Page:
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Treating Age Spots

These small, flat, dark areas on your skin won’t hurt you, so you don’t have to treat them. But if you don’t like how they look, you can make the spots less noticeable or even make them disappear. You also can stop new ones from forming and keep the ones you have from getting darker.

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woman using cream
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Skin-Lightening Creams and Lotions

You can find lots of skin-lightening products at the drugstore. But before you buy, check the ingredients. Look for creams that contain tranexamic acid, niacinamide, or kojic acid. Keep in mind: For creams to work, you’ll have to use them regularly for weeks or months. And they might irritate your skin.

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Beware of Mercury

Make sure nothing on the label suggests your skin lightener contains mercury. It can damage your liver and nerves. People who get close to you while you wear products containing mercury can develop serious health problems, too. You might see the words “mercury” or “mercuric” on the bottle or tube. But products with mercury might also list any of these ingredients: calomel, cinnabaris, hydrargyri oxydum rubrum, or quicksilver.

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rx pad
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Get a Prescription

It’s OK to try drugstore products. But a dermatologist could save you time and money on creams that may not work. Your doctor can help figure out which formulas, if any, will be best for your skin. Prescription remedies are stronger than the ones you can buy over the counter. They usually have hydroquinone. Sometimes they have retinoids or a mild steroid, too. You’ll still need to use them regularly for months.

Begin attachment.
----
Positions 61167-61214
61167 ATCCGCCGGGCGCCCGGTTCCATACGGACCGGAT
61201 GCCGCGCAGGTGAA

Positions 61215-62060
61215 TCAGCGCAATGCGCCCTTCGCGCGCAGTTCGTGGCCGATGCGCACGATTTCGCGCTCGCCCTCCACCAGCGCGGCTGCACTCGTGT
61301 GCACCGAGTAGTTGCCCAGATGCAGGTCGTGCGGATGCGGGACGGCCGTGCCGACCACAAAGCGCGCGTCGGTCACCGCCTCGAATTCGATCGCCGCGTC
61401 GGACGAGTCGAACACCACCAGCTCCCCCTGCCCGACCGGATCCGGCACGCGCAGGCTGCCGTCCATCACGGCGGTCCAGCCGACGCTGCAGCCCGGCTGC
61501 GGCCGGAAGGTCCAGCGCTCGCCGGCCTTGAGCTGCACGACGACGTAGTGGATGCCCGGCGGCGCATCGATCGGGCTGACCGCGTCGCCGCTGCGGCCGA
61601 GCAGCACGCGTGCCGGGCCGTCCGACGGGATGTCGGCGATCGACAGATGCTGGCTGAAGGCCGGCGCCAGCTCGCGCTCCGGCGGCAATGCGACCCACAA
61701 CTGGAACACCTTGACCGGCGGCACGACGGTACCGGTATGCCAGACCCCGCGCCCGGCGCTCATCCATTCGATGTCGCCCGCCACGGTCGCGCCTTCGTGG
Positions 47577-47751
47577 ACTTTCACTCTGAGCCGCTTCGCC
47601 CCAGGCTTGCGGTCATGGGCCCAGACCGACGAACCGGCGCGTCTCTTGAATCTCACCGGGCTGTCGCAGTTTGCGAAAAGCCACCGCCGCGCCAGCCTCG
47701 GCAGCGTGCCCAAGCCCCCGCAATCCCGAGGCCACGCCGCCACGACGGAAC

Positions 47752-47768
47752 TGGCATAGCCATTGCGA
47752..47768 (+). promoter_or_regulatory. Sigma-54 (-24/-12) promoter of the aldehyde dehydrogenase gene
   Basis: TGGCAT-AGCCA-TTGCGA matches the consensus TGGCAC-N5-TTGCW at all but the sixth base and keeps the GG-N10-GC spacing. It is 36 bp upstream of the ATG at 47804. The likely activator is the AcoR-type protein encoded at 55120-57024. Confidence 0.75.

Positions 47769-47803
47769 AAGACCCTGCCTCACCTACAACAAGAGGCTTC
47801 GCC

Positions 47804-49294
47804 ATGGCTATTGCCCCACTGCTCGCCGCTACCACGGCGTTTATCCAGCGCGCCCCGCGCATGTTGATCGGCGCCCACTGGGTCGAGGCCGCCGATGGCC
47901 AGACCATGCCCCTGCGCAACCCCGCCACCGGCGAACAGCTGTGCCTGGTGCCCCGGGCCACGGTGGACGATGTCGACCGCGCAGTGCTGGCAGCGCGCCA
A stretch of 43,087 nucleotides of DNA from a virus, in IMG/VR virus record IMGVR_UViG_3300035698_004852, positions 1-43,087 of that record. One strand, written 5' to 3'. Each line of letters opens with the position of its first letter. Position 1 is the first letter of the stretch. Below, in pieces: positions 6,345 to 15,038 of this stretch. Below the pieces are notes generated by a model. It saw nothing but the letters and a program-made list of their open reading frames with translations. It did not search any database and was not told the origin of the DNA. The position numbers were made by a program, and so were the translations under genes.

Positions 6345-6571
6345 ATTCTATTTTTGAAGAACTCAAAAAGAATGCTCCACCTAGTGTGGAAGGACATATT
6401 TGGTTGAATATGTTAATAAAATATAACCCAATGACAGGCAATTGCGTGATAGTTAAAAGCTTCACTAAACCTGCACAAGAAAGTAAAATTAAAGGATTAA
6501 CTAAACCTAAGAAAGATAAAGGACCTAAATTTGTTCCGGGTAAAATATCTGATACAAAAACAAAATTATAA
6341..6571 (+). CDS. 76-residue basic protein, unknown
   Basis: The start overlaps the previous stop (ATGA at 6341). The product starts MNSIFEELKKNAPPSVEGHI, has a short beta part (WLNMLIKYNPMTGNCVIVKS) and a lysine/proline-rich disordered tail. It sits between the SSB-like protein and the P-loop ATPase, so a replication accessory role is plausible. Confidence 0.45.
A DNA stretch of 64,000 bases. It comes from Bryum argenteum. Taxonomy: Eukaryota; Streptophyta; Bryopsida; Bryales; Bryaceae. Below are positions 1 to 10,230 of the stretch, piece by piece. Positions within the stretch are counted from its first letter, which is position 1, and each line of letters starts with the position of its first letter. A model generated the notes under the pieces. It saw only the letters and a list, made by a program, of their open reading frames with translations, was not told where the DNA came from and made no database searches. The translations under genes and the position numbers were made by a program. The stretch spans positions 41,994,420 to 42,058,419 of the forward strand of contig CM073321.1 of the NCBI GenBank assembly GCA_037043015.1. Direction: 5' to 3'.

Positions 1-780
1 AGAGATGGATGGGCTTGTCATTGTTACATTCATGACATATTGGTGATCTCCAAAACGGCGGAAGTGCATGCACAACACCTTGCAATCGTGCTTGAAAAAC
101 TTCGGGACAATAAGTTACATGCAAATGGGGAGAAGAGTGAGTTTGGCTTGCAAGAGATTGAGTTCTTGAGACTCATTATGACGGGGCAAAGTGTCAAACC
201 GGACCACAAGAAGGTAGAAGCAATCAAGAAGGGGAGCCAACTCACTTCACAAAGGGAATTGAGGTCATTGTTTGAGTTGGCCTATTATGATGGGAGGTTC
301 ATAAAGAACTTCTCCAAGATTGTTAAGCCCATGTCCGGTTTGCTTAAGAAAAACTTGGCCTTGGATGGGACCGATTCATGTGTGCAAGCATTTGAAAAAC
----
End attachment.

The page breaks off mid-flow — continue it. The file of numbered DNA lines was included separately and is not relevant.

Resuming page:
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doctor talking to patient
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Age Spot Procedures

If you want to get rid of dark spots fast, a procedure that removes layers of discolored skin may work better than a lightening cream. These techniques include laser treatments, freezing (cryotherapy), dermabrasion, microdermabrasion, microneedling, and chemical peels. Keep in mind that procedures cost more than creams. They also come with more risks. Your doctor can help you weigh your options.

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Laser Treatment

Your doctor can use narrow beams of light to get rid of the cells that are causing your age spots without damaging the rest of your skin. You’ll probably need more than one treatment for it to work. Lasers might make your skin crust at first or darken your spots. But these side effects usually go away quickly.

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Freezing (Cryotherapy)

Your doctor will put liquid nitrogen on your skin for a few seconds. This will freeze the areas where the spots are. As your skin heals, it should get lighter. This treatment can be painful and may cause irritation, swelling, blisters, or redness. There’s a chance it could cause scars or darker patches, too.

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For this procedure, doctors use a rapidly spinning brush to sand down your spotted skin so new skin can replace it. You may have to do it more than once. The process can cause redness, scabs, and swelling. It could also take a long time for your skin to heal and look normal again.